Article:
I know I hit everyone with quite a curveball. I can’t promise we have all the information still. It’s coming, and moving fast. But I want to give you the facts first and foremost. In this situation, there are two types of facts. The ones that give you a perspective of my body… and the ones weighing on my mind.
Let’s start with the science. A spinal tap and sample of my cerebral fluid found traces of breast cancer within. What does this mean? It means that my brain and spinal column are circulating around with a cocktail of tainted cells brushing up on all the important parts of my neurology. Most of the cells have adhered to the back (occipital) part of my brain. If I had to choose, this would be the place I’d pick for it to happen. This part of my brain doesn’t effect personality or memory or mood. Another light. There are no MASSES. My brain is simply “coated” like a powdered donut. (YUM!)
After discovering the cancer was back, we performed a PET scan. This is a radioactive injection used to highlight all traces of cancer in the body. Here is where we have more good news. The cancer is only in my spinal column, as well as a few lymph nodes of my neck. I can not repeat enough how lucky I feel about this. This cancer could have gone anywhere… Heart. Lungs. Anywhere. For now it is contained, and the infection of an easily biopsy—able area helps with treatment.
So what are we doing with this mess….. Today I had my fifth round of radiation. I have five more to go of my full brain. They are trying to kill off as much as they can without attacking my spine. So far… no side effects. My team is so motivated and organized, I was literally in treatment the day they told me the cancer was back. On Friday, I will have a biopsy on the lymph nodes to determine the type of breast cancer and finalize the rest of our treatment plan. Next Tuesday, they will put my PORT back in to receive chemotherapy. The hope is to get one round in before we move to Tennessee on the 19th. Somehow all the pieces are falling together like a puzzle and I’m so grateful for the ease of this transition. My doctor’s at Vanderbilt are already scheduled and ready to hit the ground running.
Shew…… so believe it or not…. that was the easy part to tell.
Now the harder part. I don’t want to give anyone false expectations. Myself included.
The facts of my life lay as follows…
Right now, my disease is beyond science. There is no cure. There is only treatment. But that does not mean there is no hope. I hope that my body holds for 1… 5… 10 years and science finds me. It’s not impossible. It does happen. I can fight and I can hold on and I can try everything. And, of course, you know I’m a damned stubborn fool and someone will be dragging me kicking and screaming away from this life.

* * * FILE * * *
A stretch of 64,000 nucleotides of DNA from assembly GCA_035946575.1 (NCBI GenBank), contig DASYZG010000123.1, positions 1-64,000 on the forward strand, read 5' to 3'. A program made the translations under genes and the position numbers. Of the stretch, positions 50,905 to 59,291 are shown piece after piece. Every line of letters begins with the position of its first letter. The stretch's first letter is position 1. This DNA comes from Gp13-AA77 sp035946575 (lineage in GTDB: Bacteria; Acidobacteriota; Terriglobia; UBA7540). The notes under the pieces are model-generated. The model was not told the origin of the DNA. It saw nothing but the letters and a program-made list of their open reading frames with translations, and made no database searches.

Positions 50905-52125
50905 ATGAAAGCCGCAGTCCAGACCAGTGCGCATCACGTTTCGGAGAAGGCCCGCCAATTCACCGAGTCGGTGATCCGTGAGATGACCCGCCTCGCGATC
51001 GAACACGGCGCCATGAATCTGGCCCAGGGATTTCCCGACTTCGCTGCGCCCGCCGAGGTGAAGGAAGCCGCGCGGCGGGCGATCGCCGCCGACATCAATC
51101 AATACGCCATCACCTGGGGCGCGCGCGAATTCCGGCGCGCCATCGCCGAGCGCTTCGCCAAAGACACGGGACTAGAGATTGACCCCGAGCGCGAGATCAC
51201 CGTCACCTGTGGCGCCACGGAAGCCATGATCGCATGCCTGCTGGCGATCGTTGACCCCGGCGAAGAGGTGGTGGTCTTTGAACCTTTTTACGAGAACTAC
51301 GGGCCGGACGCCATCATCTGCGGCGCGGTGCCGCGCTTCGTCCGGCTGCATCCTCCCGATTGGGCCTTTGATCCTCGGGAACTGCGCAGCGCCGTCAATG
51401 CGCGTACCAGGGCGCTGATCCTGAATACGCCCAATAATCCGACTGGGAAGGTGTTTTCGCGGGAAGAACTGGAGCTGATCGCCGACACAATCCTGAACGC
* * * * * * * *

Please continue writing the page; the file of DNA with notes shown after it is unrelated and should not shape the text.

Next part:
What do we hope for? We can get to a state of NED (No evidence of Disease). This doesn’t mean it’s gone. It means that I’m living as healthy as I could possibly be. The rest of my life will be a continuation of treatments until one of two things happen. And honest to God, I’m okay with that.
There is a weird thing that happens to me when these times have fallen. I become ever so grateful and overwhelmed about how privileged my life has been. I take stock and realize that I’ve had a grand adventure of a life. The relationships I’ve cultivated are so much deeper than most people have the chance to experience. I’ve seen the world through so many eyes. I’ve fallen hopelessly in love with MY perfect man. I found out that the thing I wanted the most was something I swore I’d never have… the two tiniest perfect hearts to nurture.
So, if I could ask you for now… Let me make dreams and hopes and plans because it isn’t over. I don’t feel sick and I’m living life fuller in the last week than I have in the last year. I want to talk to you and laugh and go out and be a part of everything. Include me in your plans, and share your pains with me. It is okay to be sad, just not for the reason you think. I’m mourning nothing. Don’t treat me like I’m dying because I’m really too busy making plans for living.